No, there are no specific symptoms of breast cancers caused by a BRCA1 or BRCA2 gene mutation, but your doctor may recommend a test and appropriate screenings if you have risk factors. It helps to know whether or not you carry a mutation, so if cancer does occur, it can be diagnosed early.
High Risk Assessment and Genetic Testing at Johns Hopkins
The Johns Hopkins Kimmel Cancer Center offers genetic counseling and high risk assessments for patients with a personal or family history of breast and ovarian cancer.
Risk Factors for BRCA Gene Mutation
Who should get tested for BRCA1 or BRCA2 mutation? You might be more likely to be carrying one or the other if you or a relative have:
- Breast cancer diagnosed before age 50
- Cancer in both breasts
- A relative with a known BRCA mutation
- Male breast cancer
- Ovarian cancer or cancer of the fallopian tube or primary cancer of the abdominal lining (peritoneum)
- Triple-negative breast cancer
- Breast cancer occurring more than once
- Both breast and ovarian cancer
- Breast cancer or ovarian cancer at any age, AND Ashkenazi Jewish ancestry (Central or Eastern European)
Diagnosis of BRCA1 and BRCA2 Mutation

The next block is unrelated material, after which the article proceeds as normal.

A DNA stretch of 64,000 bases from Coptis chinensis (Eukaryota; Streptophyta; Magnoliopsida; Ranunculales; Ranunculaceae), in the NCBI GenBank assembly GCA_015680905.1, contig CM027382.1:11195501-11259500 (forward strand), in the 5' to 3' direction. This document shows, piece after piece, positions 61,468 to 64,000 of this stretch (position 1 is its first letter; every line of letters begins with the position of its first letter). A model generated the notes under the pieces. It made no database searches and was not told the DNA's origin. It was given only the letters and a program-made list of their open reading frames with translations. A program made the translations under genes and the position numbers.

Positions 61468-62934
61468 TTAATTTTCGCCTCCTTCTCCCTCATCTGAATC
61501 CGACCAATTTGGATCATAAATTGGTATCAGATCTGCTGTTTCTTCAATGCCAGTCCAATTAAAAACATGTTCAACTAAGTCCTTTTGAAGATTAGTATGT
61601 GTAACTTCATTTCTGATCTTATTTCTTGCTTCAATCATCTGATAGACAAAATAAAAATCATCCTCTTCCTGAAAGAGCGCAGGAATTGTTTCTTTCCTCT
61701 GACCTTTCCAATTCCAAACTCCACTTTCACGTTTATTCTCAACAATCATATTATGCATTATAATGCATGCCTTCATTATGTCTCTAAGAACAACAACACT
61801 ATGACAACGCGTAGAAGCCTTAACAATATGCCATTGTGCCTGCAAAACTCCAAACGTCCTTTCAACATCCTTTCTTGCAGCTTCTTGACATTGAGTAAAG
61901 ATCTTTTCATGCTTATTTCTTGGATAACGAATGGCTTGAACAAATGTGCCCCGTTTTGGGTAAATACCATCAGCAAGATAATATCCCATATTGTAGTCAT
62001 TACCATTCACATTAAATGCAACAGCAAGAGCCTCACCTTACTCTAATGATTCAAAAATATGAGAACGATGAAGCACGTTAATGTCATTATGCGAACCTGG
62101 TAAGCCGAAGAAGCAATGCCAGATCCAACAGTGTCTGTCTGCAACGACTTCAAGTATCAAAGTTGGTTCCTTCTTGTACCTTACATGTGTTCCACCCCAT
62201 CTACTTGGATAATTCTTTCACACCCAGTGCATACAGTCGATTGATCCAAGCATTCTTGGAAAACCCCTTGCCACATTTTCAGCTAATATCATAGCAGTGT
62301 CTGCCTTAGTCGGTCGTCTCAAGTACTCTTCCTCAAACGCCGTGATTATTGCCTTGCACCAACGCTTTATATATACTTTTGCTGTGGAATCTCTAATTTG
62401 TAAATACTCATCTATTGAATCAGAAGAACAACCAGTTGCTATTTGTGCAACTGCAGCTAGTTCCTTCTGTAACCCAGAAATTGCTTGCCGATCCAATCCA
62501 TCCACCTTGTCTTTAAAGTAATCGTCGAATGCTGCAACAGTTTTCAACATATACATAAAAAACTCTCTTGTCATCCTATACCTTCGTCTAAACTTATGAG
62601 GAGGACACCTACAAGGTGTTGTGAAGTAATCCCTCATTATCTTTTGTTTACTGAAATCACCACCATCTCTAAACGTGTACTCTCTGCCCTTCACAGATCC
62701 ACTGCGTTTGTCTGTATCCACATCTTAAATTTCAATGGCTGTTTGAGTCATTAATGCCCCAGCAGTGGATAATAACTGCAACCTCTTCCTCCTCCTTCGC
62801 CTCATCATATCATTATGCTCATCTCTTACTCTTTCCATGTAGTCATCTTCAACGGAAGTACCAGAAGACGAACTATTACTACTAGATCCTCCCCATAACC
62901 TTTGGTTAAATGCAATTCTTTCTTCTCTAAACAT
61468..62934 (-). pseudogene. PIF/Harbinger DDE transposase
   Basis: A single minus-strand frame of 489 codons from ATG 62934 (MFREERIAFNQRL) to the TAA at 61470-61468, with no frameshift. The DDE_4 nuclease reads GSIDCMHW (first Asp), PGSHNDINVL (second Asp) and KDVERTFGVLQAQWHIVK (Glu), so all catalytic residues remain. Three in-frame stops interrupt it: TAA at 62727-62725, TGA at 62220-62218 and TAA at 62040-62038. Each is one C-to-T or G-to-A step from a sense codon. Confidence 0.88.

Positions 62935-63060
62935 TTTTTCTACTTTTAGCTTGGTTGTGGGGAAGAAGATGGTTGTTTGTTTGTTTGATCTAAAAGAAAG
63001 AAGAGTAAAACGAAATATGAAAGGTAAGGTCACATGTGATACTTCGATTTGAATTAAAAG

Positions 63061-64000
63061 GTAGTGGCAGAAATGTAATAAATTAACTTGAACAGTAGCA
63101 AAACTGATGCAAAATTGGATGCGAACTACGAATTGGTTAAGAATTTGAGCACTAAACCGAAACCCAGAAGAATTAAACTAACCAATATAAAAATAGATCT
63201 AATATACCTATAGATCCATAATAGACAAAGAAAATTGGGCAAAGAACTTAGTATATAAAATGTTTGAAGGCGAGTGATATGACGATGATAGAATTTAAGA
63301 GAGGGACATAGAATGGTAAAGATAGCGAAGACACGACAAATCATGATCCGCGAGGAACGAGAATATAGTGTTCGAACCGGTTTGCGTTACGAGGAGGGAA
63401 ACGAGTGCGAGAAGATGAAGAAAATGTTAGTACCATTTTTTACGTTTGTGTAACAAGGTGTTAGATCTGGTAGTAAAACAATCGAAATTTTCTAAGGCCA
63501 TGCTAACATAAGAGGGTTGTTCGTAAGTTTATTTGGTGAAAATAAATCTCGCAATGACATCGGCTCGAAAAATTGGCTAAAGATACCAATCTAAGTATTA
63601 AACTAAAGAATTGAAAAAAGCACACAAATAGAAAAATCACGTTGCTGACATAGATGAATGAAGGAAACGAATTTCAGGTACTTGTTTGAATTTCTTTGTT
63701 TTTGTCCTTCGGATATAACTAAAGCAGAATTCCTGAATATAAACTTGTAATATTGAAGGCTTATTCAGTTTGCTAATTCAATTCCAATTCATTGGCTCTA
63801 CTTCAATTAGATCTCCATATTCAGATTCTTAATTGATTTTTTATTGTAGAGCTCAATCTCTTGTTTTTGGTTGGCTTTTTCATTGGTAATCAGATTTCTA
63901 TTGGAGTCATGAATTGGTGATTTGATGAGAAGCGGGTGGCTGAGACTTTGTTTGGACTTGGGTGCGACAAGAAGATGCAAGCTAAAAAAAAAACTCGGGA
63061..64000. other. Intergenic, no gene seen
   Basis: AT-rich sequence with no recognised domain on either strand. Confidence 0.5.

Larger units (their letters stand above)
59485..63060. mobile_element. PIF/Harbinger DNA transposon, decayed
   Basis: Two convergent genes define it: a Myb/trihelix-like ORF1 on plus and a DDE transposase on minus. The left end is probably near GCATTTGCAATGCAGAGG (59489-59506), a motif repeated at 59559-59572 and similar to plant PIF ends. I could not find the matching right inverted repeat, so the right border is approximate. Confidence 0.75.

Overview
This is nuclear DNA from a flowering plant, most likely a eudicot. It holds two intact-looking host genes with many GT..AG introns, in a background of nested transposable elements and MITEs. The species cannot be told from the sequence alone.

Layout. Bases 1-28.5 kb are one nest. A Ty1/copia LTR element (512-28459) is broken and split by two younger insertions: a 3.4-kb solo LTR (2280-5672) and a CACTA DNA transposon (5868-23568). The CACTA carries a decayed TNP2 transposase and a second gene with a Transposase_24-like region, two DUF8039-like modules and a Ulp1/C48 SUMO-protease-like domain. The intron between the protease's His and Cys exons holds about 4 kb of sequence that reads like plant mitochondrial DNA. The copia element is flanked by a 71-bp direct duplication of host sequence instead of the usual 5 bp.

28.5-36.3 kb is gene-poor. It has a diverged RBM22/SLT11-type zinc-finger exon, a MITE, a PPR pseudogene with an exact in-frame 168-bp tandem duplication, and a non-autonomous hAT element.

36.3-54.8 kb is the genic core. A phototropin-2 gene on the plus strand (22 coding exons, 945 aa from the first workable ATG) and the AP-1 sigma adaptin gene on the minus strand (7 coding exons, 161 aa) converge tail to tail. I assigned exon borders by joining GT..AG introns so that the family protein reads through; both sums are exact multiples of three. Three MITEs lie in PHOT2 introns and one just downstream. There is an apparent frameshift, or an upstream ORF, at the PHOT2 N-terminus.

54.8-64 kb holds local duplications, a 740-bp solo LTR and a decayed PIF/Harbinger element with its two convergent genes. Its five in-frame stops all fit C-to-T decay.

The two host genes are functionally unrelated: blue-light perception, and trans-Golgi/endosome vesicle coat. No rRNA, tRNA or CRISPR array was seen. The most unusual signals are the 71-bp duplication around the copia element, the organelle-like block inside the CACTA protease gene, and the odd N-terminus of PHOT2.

Getting tested for BRCA and other gene mutations may be simpler than it used to be, especially if your doctor has access to newer genetic tests that use a saliva sample, instead of a blood sample.
Once surgeons and oncologists determine whether or not a patient’s cancer is related to a specific gene mutation, such as BRCA1, BRCA2 or another type, it’s easier to plan therapy.
New Treatment for BRCA-Related Breast Cancers
Treatment for BRCA1 and BRCA2 mutation breast cancers is advancing. Olaparib (sold under the brand name Lynparza) is a newer medication for the maintenance treatment of BRCA-mutated cancer in adults. It is a type of drug called a PARP inhibitor, which limits the action of an enzyme called ADP ribose polymerase, which is involved in DNA repair. Other medical therapies are also in development that may address BRCA mutation-related cancers.
What is my cancer risk if I test positive for a BRCA mutation?